Alcoholics Anonymous

Alcoholics Anonymous Meeting               Alcoholics Anonymous is many things, and its role changes over time for those who remain involved in it long term.

Most importantly, AA can be a life line for those who are suffering from the potentially fatal illness of substance abuse. It is a way of achieving freedom from alcohol and drug addiction with the help of supportive peers who have “been there.” At these times AA is about dealing with urgent and basic struggles.

For most people going to an AA meeting evokes both a wish to achieve sobriety and a sense of distrust of any “authority”. This distrust can be enhanced by early experiences because some people deal with the stress of new sobriety by throwing themselves into AA as if it is a missionary religion. Those who are wary about this enthusiasm may feel as if they are the only ones with those doubts, but they aren’t. We have been surprised to find out how often long time AA members will talk about profound misgivings they had when they went to their first meeting.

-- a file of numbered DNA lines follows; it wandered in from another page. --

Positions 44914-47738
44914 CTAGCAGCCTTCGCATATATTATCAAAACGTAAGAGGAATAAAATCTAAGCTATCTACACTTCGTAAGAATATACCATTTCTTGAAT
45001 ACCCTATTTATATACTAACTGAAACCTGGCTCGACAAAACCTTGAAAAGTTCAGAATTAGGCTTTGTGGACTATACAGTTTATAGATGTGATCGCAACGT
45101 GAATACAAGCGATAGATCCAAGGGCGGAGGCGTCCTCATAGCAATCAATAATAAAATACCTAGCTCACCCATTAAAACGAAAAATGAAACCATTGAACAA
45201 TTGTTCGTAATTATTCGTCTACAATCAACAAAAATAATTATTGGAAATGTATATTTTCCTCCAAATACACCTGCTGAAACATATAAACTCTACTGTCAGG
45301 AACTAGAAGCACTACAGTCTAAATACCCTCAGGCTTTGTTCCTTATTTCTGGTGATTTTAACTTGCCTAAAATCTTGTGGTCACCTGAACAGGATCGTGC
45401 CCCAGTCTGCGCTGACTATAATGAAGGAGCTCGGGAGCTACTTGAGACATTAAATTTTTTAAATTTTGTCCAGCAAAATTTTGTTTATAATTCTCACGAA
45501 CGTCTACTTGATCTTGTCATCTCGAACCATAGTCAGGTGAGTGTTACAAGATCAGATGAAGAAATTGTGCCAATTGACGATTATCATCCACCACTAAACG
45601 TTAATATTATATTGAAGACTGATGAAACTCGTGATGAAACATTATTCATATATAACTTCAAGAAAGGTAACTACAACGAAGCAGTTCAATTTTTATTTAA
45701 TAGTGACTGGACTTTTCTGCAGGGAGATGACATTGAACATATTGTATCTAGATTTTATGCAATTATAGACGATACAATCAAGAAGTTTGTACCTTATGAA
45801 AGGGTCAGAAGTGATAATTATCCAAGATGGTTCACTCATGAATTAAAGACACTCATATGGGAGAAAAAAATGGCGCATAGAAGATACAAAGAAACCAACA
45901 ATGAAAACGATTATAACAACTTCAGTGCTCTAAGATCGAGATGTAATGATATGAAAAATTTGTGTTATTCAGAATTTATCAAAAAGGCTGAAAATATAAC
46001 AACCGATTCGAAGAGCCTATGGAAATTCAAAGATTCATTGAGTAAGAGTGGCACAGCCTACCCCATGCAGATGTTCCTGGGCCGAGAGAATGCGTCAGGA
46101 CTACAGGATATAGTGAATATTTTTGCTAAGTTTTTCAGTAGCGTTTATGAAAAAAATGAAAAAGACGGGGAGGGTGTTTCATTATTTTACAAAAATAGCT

In the long run, personal success in AA comes with some level of acceptance of the structure itself, which supports people in dealing with the impulse to do self-destructive things in response to psychic anxiety and pain. The supportive structure can be sustaining on a long term basis.

Sometimes AA is falsely felt to be at odds with therapy.

The truth is that AA can supplement therapy, as therapy can supplement AA.

The goal of AA is to achieve a genuine stability and relatedness to others that is essential for those with substance abuse issues and also to deal with overwhelming shame that can make it hard to take care of these problems.

The goal of therapy is to move beyond the negative and to find ways of recapturing the positive qualities that have been twisted or deformed through life experiences.

Both AA and therapy need very powerful grounding in a sense of hope and optimism, and a clear vision of possibilities that are “tailored” to individual needs, and to changes in those needs.

For more information we recommend these sites:

AASF – The AA website with the comprehensive meeting schedule for San Francisco and links to other Bay Area counties meetings. Very complete.

SFNA – The Narcotics Anonymous website for SF. Also a very complete meeting schedule. – We think this is really worth reading. Women for Sobriety is a peer support groups for women in substance abuse recovery. It is non-12-step oriented, but has a very empowering message.